Wild Dog Diaries – 57

It’s the beginning of 2012 and despite the sparkling wine fuelled optimism which surges through many humans for a few hours as the year ticks to an end, there is clearly a tough year ahead. Economies are looking rather frail and there are even startling rumours that Mariah Carey is to bring out a deluxe edition Christmas album in 2012; sobering indeed.

Without optimism though it will be difficult to emulate the feats of the North Korean government which has, according to Reuters news agency (relaying the undoubted truth as issued by North Korean state media), been able to make some quite remarkable progress in the field of  interspecies cooperative consciousness. This sort of mutual understanding, to the benefit of all involved, is one which we have been striving to get Wild Dogs to understand. It really would make our lives easier if they’d just listen to us. It was reported that following the recent death of the North Korean dictator Kim Jong-il, the period was marked by plunging temperatures, mourning bears and then flocks of magpies which appeared from nowhere and hovered over a statue of former President Kim Il Sung, “clattering as if they were telling him the sad news”. A family of bears, which usually hibernated through the fierce Korean winter, had been seen lamenting Kim Jong-il’s death. “The bears, believed to be a mother and cubs, were staying on the road, crying woefully” it said.

So for all those Wild Dogs out there that may be susceptible to persuasion of the North Korean kind we have a few respectful requests. Whilst those of you in Hluhluwe-iMfolozi Park (HiP) have cooperated diligently to resolve your social disorder in the face of pack traumas like the losses of alpha pairs and the vehicle collision on that unforgiving R618 corridor road, it would be greatly appreciated if dispersers could merge into established packs in time for the annual breeding cycle. Those of you single-sex dispersal groups content with bachelor and bachelorette lifestyles, please remain within the designated boundary fence. Resources are limited and each excursion beyond the protected area gives doubters more ammunition to accuse you of ill deeds; even without evidence.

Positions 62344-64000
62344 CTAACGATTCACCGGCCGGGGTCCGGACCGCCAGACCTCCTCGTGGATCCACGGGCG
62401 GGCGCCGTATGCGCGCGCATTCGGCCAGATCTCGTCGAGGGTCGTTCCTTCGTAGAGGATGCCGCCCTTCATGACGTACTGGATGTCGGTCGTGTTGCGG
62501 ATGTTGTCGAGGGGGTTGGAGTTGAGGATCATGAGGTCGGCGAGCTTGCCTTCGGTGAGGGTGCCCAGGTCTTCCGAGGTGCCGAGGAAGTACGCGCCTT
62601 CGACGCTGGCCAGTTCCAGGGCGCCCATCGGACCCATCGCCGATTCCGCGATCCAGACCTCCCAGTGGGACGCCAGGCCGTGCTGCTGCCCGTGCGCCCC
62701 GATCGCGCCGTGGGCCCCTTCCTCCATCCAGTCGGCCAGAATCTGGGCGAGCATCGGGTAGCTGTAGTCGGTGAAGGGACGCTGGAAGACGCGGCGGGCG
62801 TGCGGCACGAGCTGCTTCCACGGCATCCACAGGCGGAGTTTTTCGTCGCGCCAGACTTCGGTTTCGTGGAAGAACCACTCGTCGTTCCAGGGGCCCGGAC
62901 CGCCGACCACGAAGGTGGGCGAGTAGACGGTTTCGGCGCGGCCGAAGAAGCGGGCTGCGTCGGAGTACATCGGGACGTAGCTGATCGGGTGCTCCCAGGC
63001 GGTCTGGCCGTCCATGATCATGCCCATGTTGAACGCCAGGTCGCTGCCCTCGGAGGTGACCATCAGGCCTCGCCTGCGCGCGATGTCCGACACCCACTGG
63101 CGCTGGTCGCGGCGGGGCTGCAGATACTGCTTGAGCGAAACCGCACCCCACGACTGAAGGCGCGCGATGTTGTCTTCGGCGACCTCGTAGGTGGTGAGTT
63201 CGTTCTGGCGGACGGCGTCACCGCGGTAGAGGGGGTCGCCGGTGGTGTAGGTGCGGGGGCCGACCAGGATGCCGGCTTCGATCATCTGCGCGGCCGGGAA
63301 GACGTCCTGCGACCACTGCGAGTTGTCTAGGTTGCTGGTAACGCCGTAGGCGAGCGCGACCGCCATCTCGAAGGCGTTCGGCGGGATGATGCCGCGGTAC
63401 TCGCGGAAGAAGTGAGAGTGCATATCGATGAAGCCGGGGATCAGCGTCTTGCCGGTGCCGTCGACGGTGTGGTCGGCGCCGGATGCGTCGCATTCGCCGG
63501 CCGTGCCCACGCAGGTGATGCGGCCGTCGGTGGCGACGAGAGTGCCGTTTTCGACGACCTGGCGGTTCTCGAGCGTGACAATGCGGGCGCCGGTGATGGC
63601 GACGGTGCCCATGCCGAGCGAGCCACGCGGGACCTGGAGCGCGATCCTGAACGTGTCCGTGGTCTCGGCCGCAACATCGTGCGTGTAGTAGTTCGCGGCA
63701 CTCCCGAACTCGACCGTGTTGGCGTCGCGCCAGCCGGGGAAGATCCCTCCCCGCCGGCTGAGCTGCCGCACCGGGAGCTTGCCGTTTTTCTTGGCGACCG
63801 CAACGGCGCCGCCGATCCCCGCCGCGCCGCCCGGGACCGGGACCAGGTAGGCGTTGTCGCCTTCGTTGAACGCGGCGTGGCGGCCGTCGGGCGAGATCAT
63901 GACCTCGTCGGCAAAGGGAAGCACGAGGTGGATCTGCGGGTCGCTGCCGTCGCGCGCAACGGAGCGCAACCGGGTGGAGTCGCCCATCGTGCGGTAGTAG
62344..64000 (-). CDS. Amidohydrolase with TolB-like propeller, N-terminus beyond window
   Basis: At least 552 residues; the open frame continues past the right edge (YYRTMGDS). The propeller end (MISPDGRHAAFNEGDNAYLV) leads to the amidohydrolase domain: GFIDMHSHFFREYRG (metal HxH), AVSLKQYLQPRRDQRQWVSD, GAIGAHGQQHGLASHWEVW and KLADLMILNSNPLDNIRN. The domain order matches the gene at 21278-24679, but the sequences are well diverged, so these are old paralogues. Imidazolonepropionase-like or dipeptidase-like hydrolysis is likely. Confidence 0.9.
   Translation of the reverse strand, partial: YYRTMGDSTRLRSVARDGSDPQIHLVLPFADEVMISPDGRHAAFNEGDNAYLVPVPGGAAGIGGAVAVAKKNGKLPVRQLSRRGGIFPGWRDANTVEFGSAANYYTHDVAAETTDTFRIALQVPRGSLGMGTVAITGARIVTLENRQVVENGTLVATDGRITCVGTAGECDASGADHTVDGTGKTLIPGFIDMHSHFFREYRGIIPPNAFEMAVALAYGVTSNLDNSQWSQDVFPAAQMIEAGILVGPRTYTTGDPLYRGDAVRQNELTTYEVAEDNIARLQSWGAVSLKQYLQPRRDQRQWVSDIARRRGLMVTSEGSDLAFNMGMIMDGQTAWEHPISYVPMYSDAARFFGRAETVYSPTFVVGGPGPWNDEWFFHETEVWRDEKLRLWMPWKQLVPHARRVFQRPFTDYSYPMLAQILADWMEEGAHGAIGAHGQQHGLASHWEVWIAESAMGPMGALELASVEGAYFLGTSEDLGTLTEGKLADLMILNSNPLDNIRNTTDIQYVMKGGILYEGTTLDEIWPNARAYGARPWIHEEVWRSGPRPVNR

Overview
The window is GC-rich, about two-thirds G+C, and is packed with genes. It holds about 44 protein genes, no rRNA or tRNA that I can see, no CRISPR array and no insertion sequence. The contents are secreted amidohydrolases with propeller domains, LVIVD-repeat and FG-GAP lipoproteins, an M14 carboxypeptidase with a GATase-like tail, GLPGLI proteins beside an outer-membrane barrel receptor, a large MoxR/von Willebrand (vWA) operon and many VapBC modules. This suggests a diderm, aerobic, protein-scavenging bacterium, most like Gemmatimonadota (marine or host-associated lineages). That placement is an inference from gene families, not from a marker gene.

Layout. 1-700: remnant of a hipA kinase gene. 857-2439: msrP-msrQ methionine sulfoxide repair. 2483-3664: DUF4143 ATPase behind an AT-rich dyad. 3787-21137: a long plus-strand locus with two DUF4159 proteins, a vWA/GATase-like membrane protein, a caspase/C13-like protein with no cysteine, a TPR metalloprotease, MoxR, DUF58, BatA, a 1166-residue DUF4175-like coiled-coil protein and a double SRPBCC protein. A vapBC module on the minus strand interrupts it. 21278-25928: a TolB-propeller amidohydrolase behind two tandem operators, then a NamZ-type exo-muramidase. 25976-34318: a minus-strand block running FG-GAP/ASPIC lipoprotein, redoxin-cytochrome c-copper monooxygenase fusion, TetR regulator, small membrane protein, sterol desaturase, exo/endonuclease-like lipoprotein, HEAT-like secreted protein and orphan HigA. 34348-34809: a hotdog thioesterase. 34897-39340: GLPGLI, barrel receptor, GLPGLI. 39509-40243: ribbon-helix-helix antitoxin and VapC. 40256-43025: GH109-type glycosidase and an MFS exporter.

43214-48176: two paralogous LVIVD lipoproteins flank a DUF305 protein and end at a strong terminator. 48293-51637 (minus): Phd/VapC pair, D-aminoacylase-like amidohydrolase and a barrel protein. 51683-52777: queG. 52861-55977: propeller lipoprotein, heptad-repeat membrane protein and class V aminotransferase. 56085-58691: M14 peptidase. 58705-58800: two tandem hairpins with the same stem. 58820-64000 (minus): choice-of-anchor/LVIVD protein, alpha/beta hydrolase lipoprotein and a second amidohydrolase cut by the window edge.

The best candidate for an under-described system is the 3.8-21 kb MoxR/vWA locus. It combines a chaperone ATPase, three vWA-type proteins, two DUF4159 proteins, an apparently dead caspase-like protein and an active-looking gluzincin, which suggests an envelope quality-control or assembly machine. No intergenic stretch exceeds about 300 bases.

Mkhuze Game Reserve dogs you have faced hardship in negotiating safe passage from snares and kept the monitoring and management staff on tenterhooks as they have obsessed about your well-being. We’d be wildly grateful if you defy the detractors and push on through 2012 with a bountiful crop of pups.

Thanda pack; as you were. Let us not have any re-enactments of January 2011’s exploratory expedition. Stable. Not too many. Not too few. Thank you. Hlambanyathi pack, we know you had a rough year, a poached alpha female, pack fission, pack members sliced up in snares outside the park, extensive boma time, females flown to the Kalahari and even disease. However you have two recently acquired females and we won’t ask for too much, just that you pull through to 2013.

Tembe pack you too have your detractors and if ever there was a microscope on you it will be in 2012. We need to organise you some lion savvy males from HiP and this is on the cards, permission permitting of course.  As for you males hanging around up north, eyeing out Mozambique, there are better food and mating options for you in HiP. Hold the line, your transfer request is in that long pipeline.

The project to expand the current range, and facilitate proactive management of Wild Dogs in northern KwaZulu-Natal is carried out through a partnership between the Endangered Wildlife Trusts, Ezemvelo KZN Wildlife, Wildlife ACT, Wildlands Conservation Trust and the KZN Wild Dog Advisory Group; supported by Jaguar Land Rover South Africa and Land Rover Centurion.

If any readers observe Wild Dogs outside of protected areas, please note the location of the sighting, whether the animal is wearing a tracking collar and identify, or ideally, photograph any characteristic markings. Please then notify Brendan Whittington-Jones on 072 992 9483

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About whittingtonjones

I’m Brendan Whittington-Jones, a Capetonian and a ginger – what a pearler of a combination! I manage the Endangered Wildlife Trust’s KZN Wild Dog Project in northern Zululand. The initial aim of the project was to answer research questions around what influenced where wild dogs moved when they dispersed out of protected areas, and what the attitudes of rural communities surrounding these protect areas are towards wild dogs. Over the years, the project has evolved to play a stronger management role in wild dog conservation in the province. I coordinate the KZN Wild Dog Management Group, where we focus on range expansion for the species, collective management of the species in the province and mitigation of potential wild dog conflict with landowners. One of the bonuses of my job is the opportunities I have to explore new reintroduction locations like Tembe, or track after dogs through parts of the region I’ve never seen before – although I would prefer it if the dogs did this in shorter stints rather than month-long treks.
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